Following controversy of a goal scored but not granted at the most recent European Championship between England and the Ukraine, FIFA has agreed to allow Hawk Eye and GoalRef technologies to help avoid future referee errors.
Hawk Eye is similar to the camera technology used in tennis and relies on up to six cameras that are monitoring the goal. In the event of a goal, all images are combined and analyzed to determine whether the soccer ball entirely crossed the goal line or not. A more advanced technology is GoalRef, which combines a microchip embedded in a soccer ball as well as a magnetic field that is created above the goal line. The chip can send data wirelessly to a monitoring system or to a device worn by the referee and provide instant information of a scored goal.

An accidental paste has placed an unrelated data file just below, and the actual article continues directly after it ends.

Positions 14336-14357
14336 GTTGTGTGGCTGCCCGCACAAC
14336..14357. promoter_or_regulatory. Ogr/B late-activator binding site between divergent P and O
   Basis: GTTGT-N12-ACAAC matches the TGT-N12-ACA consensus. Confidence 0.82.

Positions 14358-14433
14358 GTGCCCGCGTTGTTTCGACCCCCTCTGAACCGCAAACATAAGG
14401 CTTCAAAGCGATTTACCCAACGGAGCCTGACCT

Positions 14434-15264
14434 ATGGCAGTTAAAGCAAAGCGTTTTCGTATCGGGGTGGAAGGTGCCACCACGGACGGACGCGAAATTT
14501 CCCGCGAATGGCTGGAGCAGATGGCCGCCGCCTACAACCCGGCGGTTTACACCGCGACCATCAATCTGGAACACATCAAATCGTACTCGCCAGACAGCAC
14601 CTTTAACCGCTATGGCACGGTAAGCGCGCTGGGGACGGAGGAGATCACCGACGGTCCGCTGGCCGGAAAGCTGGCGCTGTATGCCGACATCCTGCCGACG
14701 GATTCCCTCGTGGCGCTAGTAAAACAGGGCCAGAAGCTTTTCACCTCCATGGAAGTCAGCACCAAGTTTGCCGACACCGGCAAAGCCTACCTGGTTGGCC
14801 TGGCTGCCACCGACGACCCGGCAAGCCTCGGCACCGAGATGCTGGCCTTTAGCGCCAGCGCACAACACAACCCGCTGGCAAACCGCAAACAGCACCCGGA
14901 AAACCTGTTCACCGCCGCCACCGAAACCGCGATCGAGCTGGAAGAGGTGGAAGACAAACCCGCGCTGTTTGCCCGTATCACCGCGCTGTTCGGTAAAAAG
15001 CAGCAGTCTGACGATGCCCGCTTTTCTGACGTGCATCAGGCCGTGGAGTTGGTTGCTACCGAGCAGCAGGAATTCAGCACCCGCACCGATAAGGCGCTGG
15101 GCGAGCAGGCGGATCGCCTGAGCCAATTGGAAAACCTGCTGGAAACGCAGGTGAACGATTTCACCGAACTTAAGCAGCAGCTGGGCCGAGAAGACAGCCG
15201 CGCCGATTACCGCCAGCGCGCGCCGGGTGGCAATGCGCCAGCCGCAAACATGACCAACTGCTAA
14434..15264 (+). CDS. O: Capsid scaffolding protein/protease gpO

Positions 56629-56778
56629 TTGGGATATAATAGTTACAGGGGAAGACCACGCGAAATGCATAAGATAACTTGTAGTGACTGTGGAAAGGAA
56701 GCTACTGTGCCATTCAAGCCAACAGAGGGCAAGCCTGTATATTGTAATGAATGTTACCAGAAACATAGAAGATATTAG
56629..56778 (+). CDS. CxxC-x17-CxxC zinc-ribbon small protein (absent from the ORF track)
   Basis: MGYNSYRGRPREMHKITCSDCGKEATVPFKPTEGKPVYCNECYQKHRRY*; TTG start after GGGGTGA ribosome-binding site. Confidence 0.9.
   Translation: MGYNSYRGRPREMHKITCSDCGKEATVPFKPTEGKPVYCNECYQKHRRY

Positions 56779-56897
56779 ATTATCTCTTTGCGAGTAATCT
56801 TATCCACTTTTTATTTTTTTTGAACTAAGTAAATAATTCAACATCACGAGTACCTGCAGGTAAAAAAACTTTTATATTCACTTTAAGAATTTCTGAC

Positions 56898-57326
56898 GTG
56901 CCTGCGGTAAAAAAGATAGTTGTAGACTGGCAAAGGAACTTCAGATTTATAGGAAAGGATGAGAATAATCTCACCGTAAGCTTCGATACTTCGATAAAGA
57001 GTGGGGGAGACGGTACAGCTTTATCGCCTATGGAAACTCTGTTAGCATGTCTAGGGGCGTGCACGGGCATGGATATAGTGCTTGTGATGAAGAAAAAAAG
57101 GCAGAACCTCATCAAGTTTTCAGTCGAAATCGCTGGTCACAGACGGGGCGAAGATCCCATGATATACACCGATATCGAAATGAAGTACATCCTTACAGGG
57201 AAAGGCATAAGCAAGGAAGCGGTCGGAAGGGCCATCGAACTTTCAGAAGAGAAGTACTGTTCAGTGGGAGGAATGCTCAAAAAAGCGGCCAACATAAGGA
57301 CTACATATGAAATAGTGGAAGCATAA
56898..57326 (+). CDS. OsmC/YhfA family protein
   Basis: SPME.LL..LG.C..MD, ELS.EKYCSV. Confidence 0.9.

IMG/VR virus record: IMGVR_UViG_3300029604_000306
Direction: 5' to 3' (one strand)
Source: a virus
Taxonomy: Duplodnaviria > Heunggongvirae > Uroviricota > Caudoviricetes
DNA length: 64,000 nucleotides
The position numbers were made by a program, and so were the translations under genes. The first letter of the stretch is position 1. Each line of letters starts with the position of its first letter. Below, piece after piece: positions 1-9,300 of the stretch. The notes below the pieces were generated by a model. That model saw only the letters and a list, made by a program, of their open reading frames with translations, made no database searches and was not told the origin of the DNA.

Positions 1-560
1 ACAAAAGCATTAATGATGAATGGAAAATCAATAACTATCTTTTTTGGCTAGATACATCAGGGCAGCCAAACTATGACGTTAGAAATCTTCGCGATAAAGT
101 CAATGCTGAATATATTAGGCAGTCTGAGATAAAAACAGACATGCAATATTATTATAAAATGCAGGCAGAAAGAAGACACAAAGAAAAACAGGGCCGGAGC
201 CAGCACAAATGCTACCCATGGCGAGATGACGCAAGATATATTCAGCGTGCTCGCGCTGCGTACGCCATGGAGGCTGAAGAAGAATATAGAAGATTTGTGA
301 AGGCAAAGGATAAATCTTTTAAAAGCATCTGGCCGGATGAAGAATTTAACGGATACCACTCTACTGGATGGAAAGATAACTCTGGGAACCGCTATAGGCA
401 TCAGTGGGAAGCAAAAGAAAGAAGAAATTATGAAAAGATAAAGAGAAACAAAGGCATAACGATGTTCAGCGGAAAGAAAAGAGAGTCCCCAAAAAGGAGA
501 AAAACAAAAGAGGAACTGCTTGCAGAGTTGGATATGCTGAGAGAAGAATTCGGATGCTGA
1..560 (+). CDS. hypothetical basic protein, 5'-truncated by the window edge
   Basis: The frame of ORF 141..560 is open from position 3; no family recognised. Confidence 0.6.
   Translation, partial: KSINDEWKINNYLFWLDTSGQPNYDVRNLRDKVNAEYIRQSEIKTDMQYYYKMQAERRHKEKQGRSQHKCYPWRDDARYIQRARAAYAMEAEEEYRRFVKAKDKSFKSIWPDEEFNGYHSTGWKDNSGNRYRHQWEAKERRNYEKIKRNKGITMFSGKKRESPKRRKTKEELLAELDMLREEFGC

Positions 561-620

The soccer ball with integrated chip for the GoalRef system has been developed by Danish firm Select and is called "iBall". Select said that it had a head start with the system since it has been "developing" the soccer ball for "more than 65 years".
"With a certain sense of pride, we can now say that Select has been behind the four most important steps in the development of the modern soccer ball," said Select CEPO Peter Knap. "It began with the first laceless leather ball, then the first ball with 32 panels, then the first synthetic leather ball, and now the world's first intelligent ball. At Select we have a deep insight into the very nature of the sport that enables us to create the best professional sporting equipment." The magnetic field component is provided by Fraunhofer IIS.
FIFA already said that both systems can be used in future soccer games, but there is no indication that any clubs globally would deploy the technology this year. For example, major clubs playing in Germany's first division said that they may consider the technology for the 2013 season and argue that camera systems should also be used to avoid frequent referee errors affecting, for example, the offside rule.